Local authorities are the mechanism through which communities make decisions about matters of local and regional concern. The nature of these matters will vary according to the characteristics and circumstances of each community. Some are dealing with problems caused by population growth and increasing numbers of visitors while others confront issues of static or declining growth and a lack of employment opportunities.
Citizens expect their councils to be concerned about local matters and take appropriate action, either by themselves or in partnership with central government, iwi and the voluntary sector. Addressing what are, in many areas, intractable issues will need innovative approaches and LGNZ will support councils that wish to promote more innovative ways of providing social services. The work of Gisborne, Far North and Rotorua Lakes District Mayors who are promoting the concept of demarcation zones will be supported and, if implemented, evaluated to identify lessons for wider application. Specific issues that have been brought to the attention of LGNZ include housing and community safety.
Safe and healthy communities
Local government is New Zealand’s second biggest provider of social housing, owning approximately 11,500 social housing units, most of which are the results of investments made during the period when the Government provided low cost loans to enable councils to provide pensioner housing in order to free up the Housing Corporation to focus on families and people with special needs.
Despite this significant contribution, current policies, namely the inability for councils to be community housing providers, prevent local government from playing an ongoing role. Councils wishing to continue as social housing providers and address housing need in their communities are faced with the need to find a sustainable financial model. Councils can also play other roles, from advocate to broker, using their popular mandate to bring agencies together to create a more integrated approach to social housing provision and address gaps.
The same applies to all social services. It is important that councils have the opportunity to provide government agencies with feedback on the performance of publicity funded social services in their areas. It is important that policy makers in Wellington are given feedback on whether or not their policies are working on the ground. Local innovation to ensure social services meet local needs with out duplication is important.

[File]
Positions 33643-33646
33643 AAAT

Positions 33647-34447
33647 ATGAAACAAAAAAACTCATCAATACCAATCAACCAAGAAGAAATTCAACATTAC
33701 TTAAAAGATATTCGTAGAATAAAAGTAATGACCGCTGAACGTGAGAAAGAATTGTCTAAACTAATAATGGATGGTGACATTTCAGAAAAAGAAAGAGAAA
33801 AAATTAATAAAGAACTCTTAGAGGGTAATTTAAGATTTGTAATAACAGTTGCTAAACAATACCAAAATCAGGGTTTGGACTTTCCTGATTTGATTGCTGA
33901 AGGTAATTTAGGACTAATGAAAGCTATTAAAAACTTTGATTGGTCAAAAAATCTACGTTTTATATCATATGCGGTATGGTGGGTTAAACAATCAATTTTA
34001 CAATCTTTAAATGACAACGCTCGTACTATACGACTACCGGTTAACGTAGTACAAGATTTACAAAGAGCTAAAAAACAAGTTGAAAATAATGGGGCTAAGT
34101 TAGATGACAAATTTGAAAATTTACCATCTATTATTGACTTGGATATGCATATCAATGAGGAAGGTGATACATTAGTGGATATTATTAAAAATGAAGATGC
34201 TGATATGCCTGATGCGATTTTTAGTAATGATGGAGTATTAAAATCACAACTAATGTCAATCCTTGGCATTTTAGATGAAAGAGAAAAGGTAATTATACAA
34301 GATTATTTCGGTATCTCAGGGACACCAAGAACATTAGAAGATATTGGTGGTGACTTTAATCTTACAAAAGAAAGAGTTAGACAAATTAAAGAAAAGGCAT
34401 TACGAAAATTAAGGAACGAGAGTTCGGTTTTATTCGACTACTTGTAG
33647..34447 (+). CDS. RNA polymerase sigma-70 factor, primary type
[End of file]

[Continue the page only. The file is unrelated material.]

The standard of housing in New Zealand is poor with many people living in rental homes that are damp, cold, and prone to mold. Current legislative tools available through local and central government are inadequate to address the problem. Unhealthy home environments have significant impacts on the health of people living in them and community quality of life. Addressing this issue requires a national response, such as setting minimum standards for rental housing.
Community safety is an issue of vital interest for councils as areas which are perceived to be “unsafe” are likely to experience lower levels of social cohesion and economic investment. When asked to rank issues that are most important to themselves and their communities safety is always one of the top. Yet over recent years rural councils in particular have been highlighting what they perceive to be a decline in local policing and increased community concerns about crime.
LGNZ welcomed the Government’s decision in early 2017 to significantly increase the number of Police and earmark at least 140 of the new staff for rural communities. It is important that the rollout of the new recruits addresses those areas of greatest need and is provided in a way that strengthens confidence in the Police and improves perceptions of safety. LGNZ will work with the Commissioner of Police to help ensure local communities’ need for on the ground policing are met.
What LGNZ is looking for
- A policy framework that recognises the role councils play in social housing and treats councils on the same basis as community housing providers.
- A stronger policy and regulatory framework for improving the standards of rental housing.
- Policing that is responsive to the needs of local communities.
- Opportunities, in partnership with central government, for local areas to develop innovative and place-based approaches for dealing with social issues.